Bae, Kim & Lee senior foreign attorney Kim Se-jin (left) and partner Kim Kwang-jun speak at an interview with The Korea Herald at the Bae, Kim & Lee headquarters in Seoul. (Park Hyun-koo/The Korea Herald)
The dominance of digital devices in the work environment has led to significant changes in global litigation involving corporate disputes.
The massive amounts of intangible data have increasingly emerged as key evidence of business misconduct that is becoming more and more sophisticated.
A high-profile case in the US this year was a true testament to the trend. Electronic discovery conducted by the US International Trade Commission led to a preliminary ruling -- by default -- in favor of plaintiff LG Chem, the agency said, citing SK Innovation’s “spoliation of evidence” concerning its alleged theft of trade secrets.
As seen in the LG Chem-SK Innovation case, South Korean companies are increasingly becoming concerned with foreign litigation when they demand the forensic inspection of counterparts’ electronically stored data at home and abroad, or look to defend themselves against such claims, lawyers at the Seoul-based law firm Bae, Kim & Lee said in an interview.
While the Korean legal system does not recognize discovery -- much less e-discovery -- as a legal process, local entities often turn to courts in the United States and other countries to seek legal recourse through digital forensic science.
“We have seen a growing number of cases (involving Korean parties) where foreign authorities request evidence through the e-discovery procedure,” said Kim Kwang-jun, a partner at BKL, in a recent interview with The Korea Herald.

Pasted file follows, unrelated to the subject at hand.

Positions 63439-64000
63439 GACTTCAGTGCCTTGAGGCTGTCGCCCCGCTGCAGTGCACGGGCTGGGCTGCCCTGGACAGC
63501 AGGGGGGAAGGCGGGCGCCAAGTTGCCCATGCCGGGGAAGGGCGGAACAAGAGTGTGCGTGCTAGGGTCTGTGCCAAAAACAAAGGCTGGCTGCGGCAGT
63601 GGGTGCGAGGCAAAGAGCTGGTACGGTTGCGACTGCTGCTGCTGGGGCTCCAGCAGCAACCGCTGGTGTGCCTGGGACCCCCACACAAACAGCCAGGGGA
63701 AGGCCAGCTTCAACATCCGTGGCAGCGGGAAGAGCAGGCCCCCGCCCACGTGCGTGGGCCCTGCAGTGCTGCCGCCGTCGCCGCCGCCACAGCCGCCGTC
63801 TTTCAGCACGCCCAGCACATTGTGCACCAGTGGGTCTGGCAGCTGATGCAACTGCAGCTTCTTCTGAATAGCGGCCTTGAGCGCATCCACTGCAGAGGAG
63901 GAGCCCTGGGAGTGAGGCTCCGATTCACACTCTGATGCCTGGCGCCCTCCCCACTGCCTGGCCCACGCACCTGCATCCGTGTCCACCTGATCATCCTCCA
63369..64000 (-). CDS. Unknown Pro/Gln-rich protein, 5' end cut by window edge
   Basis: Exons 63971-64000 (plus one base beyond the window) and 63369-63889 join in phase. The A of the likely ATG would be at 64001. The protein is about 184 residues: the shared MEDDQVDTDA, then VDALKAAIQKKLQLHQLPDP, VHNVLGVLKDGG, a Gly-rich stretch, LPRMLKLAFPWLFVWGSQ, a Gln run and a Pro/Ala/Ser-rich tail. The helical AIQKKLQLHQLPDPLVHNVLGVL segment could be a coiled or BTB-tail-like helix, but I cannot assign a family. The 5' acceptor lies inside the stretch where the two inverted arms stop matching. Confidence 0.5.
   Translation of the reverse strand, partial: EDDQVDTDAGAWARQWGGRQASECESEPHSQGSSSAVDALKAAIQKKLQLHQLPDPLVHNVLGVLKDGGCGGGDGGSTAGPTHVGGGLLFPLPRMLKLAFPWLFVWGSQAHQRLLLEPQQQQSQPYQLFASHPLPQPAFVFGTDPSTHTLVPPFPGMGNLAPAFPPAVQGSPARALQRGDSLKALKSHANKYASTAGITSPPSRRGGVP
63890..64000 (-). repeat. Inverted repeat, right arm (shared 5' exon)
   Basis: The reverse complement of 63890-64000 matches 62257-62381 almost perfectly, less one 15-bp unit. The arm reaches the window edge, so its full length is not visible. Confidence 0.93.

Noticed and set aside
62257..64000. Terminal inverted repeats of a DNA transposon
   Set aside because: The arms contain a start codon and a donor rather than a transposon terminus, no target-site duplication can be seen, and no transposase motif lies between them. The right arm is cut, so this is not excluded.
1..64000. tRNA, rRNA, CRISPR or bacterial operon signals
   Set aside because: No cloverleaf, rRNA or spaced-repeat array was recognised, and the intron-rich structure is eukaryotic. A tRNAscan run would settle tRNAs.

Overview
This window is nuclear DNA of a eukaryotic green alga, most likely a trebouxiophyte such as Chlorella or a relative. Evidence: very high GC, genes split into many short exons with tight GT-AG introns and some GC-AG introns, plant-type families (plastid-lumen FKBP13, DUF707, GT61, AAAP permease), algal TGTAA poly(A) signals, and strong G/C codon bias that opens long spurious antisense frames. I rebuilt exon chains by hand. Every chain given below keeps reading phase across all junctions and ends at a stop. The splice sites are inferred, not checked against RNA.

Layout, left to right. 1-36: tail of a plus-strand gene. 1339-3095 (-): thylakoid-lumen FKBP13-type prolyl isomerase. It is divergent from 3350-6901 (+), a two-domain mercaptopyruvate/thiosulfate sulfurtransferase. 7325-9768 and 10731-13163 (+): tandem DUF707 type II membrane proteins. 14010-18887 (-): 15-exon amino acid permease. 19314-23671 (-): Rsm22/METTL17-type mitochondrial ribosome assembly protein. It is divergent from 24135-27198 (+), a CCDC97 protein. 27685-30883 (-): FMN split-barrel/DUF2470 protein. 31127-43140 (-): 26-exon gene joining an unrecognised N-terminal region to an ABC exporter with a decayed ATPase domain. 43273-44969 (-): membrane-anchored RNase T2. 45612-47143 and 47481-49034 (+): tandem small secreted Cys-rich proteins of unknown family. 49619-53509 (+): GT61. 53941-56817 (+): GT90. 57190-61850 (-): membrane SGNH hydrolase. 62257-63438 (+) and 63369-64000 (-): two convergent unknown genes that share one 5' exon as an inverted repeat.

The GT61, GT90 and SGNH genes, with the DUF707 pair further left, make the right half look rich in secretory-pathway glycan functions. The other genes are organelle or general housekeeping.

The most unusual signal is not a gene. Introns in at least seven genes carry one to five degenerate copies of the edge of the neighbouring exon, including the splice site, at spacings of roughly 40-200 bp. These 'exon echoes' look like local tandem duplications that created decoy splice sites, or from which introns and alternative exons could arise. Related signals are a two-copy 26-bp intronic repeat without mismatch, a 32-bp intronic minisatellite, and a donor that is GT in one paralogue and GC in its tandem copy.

In the US, plaintiff or defendants present electronically stored information during discovery, a popular pretrial procedure in US civil cases concerning the theft of trade secrets, anticompetitive practices, intellectual property infringement, graft, failure to abide by the terms of agreements in cross-border investment, and other matters.
“Unlike in Korea, where parties usually expect a final judgment in court proceedings, civil cases in the US allow a party to pour in the financial resources to reach a settlement before a court trial, in what could be often seen as a war of attrition,” said Kim Se-jin, BKL’s senior foreign attorney, who is licensed to practice in New York.
“Korean firms might feel flustered when they approach the US litigation without proper preparation when dealing with the different legal procedures that are different from Korea.”
This led to BKL’s decision in January 2020 to expand its task force dedicated to digital forensics, first created in 2015, into one covering e-discovery and investigations.
Led by Kwang-jun, a former prosecutor and head of the legal affairs group at web portal operator NHN, the team also has two former forensic science officers at the Supreme Prosecutors’ Office, legal professionals with ample experience of dealing with cross-border litigation and white-collar crimes.
“We felt a need to expand the team (by adding e-discovery and investigative capabilities to the digital forensic team) because we had limitations in addressing the soaring demand for legal actions in the previous setting,” Kwang-jun said.